ElkNut/Paul
 

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Corripe Cervisiam
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Open country tactics differ from dark timber tactics. ....
^ I totally agree ....and Paul is dead on on the variety of calls.

Open country is totally different when it comes to my strategies. I've called bulls from 1/2 mile away with the decoys....and also had them look and disregard completely. The decoy is great for a bull thats out searching...and the decoy is best when it reinforces what the bull HEARS.

IME, in open country its harder to pull a big bull away from his cows. Since bowhunting is a distance thing....the closer you can get...like in thick country...the better. Its sometimes hard to get close to a herd once you have called as it alerts them to you location.

As like many of you, I've bumped into my share of hunters in the woods. I've even run into some really good buglers....a couple have had me fooled....one guy years ago in Oregon with an Abe and Sons in particular.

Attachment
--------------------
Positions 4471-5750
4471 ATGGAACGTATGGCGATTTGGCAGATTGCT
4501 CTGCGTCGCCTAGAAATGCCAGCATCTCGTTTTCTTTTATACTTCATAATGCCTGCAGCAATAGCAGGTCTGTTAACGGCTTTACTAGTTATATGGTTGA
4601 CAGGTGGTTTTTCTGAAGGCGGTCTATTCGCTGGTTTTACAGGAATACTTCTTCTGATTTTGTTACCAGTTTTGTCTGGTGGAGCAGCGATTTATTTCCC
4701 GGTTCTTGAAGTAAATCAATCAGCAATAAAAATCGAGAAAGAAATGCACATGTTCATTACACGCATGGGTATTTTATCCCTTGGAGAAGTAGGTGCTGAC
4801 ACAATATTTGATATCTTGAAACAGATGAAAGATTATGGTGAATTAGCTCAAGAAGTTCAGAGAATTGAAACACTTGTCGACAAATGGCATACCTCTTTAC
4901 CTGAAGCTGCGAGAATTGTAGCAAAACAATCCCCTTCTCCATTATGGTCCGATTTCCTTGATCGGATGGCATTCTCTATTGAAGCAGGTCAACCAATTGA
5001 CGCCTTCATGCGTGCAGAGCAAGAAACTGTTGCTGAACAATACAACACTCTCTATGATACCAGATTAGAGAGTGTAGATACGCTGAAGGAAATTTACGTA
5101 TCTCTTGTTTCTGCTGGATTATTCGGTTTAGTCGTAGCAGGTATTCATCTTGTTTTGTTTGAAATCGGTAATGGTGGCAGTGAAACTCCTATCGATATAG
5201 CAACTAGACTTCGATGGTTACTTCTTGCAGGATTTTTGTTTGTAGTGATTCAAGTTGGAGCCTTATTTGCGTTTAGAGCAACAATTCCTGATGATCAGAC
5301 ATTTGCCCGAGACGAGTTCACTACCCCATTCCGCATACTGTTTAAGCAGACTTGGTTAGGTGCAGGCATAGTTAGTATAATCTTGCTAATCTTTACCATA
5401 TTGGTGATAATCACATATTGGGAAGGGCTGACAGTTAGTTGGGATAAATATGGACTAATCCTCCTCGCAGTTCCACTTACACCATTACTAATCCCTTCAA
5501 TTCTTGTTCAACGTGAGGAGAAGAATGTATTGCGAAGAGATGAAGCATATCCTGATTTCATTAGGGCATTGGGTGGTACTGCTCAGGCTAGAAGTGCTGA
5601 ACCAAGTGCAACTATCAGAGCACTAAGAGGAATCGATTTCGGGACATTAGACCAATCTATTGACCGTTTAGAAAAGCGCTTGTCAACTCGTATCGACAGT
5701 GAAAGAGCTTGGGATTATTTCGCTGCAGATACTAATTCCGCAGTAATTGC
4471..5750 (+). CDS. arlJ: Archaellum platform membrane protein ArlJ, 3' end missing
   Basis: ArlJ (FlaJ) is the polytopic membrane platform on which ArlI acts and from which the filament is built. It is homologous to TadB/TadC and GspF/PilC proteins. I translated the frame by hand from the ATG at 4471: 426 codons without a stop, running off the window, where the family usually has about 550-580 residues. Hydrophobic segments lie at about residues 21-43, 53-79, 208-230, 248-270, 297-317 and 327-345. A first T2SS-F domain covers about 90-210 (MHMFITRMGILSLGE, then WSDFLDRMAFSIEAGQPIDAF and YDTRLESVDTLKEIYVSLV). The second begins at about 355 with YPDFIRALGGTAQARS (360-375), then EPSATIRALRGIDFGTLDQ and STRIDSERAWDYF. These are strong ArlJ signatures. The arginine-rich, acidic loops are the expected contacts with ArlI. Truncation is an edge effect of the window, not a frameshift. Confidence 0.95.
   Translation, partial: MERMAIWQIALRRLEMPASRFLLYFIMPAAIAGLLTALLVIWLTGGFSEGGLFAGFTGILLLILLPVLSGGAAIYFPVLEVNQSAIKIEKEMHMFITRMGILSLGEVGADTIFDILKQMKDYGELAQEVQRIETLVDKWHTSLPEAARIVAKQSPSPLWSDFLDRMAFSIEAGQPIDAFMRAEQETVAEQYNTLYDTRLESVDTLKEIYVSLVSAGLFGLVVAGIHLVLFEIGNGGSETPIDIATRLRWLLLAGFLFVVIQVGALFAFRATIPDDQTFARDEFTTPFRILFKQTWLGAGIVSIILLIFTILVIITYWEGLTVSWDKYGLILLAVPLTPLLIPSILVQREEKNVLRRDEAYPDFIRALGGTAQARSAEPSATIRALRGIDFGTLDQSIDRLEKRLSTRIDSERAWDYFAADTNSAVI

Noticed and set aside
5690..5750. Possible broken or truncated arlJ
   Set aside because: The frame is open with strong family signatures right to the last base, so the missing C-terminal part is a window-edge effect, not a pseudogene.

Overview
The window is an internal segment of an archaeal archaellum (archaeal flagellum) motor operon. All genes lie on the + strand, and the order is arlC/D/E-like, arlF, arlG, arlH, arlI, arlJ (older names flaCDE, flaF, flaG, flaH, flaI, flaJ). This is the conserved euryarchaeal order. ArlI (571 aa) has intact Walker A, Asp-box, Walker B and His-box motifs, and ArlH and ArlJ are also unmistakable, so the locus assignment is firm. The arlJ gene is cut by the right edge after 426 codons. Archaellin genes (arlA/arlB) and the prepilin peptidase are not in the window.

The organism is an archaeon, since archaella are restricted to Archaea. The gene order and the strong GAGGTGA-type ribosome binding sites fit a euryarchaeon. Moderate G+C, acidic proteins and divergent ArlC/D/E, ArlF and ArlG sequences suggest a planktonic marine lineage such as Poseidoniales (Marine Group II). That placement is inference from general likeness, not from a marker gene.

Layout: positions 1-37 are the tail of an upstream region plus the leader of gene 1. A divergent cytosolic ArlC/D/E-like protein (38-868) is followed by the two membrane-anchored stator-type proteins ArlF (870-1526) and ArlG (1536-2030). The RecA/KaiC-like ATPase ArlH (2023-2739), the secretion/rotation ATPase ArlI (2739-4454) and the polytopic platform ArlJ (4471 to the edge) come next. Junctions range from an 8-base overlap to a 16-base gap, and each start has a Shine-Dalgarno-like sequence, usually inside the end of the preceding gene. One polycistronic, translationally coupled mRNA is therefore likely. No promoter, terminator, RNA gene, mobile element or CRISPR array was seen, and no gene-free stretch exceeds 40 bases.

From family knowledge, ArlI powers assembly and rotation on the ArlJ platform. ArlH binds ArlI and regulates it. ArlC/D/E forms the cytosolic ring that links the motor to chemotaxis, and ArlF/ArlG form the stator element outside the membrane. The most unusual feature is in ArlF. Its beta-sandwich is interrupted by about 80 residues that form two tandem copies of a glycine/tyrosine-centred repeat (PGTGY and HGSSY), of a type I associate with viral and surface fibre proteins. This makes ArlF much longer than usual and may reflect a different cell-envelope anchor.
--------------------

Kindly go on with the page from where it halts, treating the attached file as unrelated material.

But then most guys give themselves away as did the guy above by overcalling...or repeating the same bugle or cow call repeatedly. Some guys are terrible about that. The Abe and Sons guy was funny as I had setup 3 decoys and called him in close. When "The Bull" wasn't coming in but kept bugling, I snuck in close....and when I popped up 10 yds from the guy I just about gave him a heart attack. Then he kept telling me there was a herd of elk in a loud whisper, "RIGHT THERE!...what are you doing.....they are right over that rise!" I tried to explain those were my dekes....but he was adamant that it was a herd of elk. Well at least I know it looks realistic.